Arizonans are uneasy about the future of their health insurance plans, after President-elect Donald Trump made it clear he will move to repeal the Affordable Care Act.
It's currently open enrollment time for insurance plans offered on the healthcare.gov exchange, and many people question whether they should bother signing up.
"A call may come in and say, 'Should I cancel my appointment to see an assister because it's not going to make any difference?'" said Allen Gjersvig, Director of Navigator & Enrollment Services for the Arizona Alliance for Community Health Centers. "We say, 'No, nothing is changed. It's business as usual.'"
This year, nearly 200,000 Arizonans are enrolled in individual health care exchange plans.
Many more rely on ACA, which governs their AHCCS (Medicaid) plans and KidsCare plans. Trump has made the repeal of ACA a prime element of his campaign.
"We are getting rid of Obamacare, and we are going to have an alternative that's cheaper, cheaper and better," Trump said at a Phoenix rally in October.
"Stay calm and enroll," Gjersvig tell clients.
He explains most people who do enroll receive significant government financial assistance for their premiums. The health insurance plans are annual contracts, and they generally take effect January 1.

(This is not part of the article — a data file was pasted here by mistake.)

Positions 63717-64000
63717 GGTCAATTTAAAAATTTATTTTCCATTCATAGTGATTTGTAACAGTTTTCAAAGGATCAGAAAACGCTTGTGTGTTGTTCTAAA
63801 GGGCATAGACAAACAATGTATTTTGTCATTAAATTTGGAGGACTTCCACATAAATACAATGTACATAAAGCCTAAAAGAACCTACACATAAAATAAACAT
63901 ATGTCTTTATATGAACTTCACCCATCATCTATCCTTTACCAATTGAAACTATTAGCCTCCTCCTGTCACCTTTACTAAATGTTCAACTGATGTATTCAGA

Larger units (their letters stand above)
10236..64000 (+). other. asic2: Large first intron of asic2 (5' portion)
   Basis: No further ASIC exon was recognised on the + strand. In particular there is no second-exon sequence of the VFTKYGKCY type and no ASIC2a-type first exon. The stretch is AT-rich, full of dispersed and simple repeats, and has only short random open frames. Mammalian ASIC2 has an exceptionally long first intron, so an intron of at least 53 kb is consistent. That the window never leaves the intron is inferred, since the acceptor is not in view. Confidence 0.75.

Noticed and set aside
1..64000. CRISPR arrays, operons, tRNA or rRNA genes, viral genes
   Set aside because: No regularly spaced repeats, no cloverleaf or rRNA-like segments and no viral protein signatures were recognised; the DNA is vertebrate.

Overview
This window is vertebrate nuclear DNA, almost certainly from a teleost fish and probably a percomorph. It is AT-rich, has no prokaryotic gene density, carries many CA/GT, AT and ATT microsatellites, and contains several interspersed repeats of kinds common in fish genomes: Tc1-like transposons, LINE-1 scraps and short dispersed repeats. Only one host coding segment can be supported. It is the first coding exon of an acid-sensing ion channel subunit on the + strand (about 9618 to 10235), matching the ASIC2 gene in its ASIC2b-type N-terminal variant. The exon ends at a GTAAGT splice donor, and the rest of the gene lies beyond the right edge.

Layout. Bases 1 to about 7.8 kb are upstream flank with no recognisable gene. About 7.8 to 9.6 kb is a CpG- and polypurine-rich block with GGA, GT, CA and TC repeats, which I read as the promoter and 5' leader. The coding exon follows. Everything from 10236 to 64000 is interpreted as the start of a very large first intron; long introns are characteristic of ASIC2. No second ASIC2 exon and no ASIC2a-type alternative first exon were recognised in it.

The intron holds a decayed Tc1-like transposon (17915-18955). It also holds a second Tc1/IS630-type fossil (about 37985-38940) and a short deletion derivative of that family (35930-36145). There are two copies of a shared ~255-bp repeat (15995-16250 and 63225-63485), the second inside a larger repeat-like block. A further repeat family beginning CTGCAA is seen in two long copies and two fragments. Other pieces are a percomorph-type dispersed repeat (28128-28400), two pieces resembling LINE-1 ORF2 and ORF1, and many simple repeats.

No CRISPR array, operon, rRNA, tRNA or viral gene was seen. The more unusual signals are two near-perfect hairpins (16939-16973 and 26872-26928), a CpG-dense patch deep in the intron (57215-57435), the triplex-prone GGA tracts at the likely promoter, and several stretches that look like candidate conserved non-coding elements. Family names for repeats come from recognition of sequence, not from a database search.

Gjersvig says Trump can't change those contracts because he won't be sworn in until January 20.
Some consumers remain frustrated about the skyrocketing costs of Obamacare and the uncertainty of when reforms will be made and what they will look like.
"On the bronze plan, that's $24,000 a year before your deductible kicks in, and it pays nothing until the deductible kicks in," Tempe small business owner Kevin Anderson said.
"How long before whatever is next comes into play, and will I be able to continue to get coverage until that point?" Anderson asks.
Congress would have to approve any repeal and replacement the Affordable Care Act.